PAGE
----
TMS

Test mode select

(from JTAG equipment)

TMS controls transitions in the tap controller state machine. TMS connects to all JTAG components in the scan chain.


JTAG data and clock logic

Figure 3.14 shows the JTAG clock and data signals.

Note

Single-pole switches are closed if a HIGH signal is present at the control input. Multi-pole switch positions are marked with a 1 for the condition where a HIGH signal is present at the control input.

For Figure 3.14, nCFGEN and nTILEDET are both HIGH indicating normal debug mode and no tile connected above the Core Tile.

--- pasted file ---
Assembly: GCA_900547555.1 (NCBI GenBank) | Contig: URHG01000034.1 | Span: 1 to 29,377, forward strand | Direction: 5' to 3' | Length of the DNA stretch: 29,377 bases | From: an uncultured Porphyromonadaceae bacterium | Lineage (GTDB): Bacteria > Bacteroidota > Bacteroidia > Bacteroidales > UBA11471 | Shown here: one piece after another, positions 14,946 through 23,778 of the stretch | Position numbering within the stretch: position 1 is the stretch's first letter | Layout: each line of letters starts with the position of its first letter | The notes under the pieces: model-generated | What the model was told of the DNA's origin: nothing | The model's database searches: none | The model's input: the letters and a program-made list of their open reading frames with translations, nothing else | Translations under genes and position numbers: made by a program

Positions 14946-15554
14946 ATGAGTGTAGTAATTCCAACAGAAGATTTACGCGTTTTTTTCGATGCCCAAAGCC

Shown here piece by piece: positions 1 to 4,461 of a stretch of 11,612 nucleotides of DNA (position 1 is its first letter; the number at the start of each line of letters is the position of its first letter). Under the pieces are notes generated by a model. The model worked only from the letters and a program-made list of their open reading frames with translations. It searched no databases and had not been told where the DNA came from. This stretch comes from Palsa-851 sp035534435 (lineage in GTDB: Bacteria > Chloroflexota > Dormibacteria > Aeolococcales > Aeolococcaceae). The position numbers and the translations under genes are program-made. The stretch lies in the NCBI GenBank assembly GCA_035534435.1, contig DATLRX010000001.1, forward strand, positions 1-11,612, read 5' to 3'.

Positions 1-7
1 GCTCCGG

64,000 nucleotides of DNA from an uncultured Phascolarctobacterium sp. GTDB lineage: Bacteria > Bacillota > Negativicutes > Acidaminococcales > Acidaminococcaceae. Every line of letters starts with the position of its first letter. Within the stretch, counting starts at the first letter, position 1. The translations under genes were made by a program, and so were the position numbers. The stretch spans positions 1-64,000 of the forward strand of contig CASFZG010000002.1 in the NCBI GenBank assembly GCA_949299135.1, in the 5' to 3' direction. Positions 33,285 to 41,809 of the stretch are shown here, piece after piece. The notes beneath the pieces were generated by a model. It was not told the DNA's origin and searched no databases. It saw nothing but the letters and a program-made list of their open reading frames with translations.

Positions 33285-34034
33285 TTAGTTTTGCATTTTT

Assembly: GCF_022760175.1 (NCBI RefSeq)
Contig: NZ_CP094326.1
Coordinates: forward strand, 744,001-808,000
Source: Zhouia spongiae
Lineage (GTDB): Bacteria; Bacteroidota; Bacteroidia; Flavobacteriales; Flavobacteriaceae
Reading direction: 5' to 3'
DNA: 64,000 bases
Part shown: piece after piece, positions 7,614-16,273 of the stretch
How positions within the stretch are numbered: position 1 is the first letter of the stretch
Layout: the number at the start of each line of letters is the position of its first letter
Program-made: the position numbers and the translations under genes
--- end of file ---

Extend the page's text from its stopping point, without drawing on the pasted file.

Figure 3.14. JTAG clock and data signals

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The clock and data flow in debug and config mode are different. Figure 3.15 and Figure 3.16 show the equivalent flow for each mode. The switches have been replaced by direct connections and the diagram simplified. There is not a tile present above the Core Tile (nTILEDET is pulled HIGH).

Figure 3.15. JTAG data flow in debug mode

JTAG data flow in debug mode

Figure 3.16. JTAG data flow in config mode

JTAG data flow in config mode

JTAG reset and configure logic

Figure 3.17 shows the reset and TMS signals.

Figure 3.17. JTAG reset signals

JTAG reset signals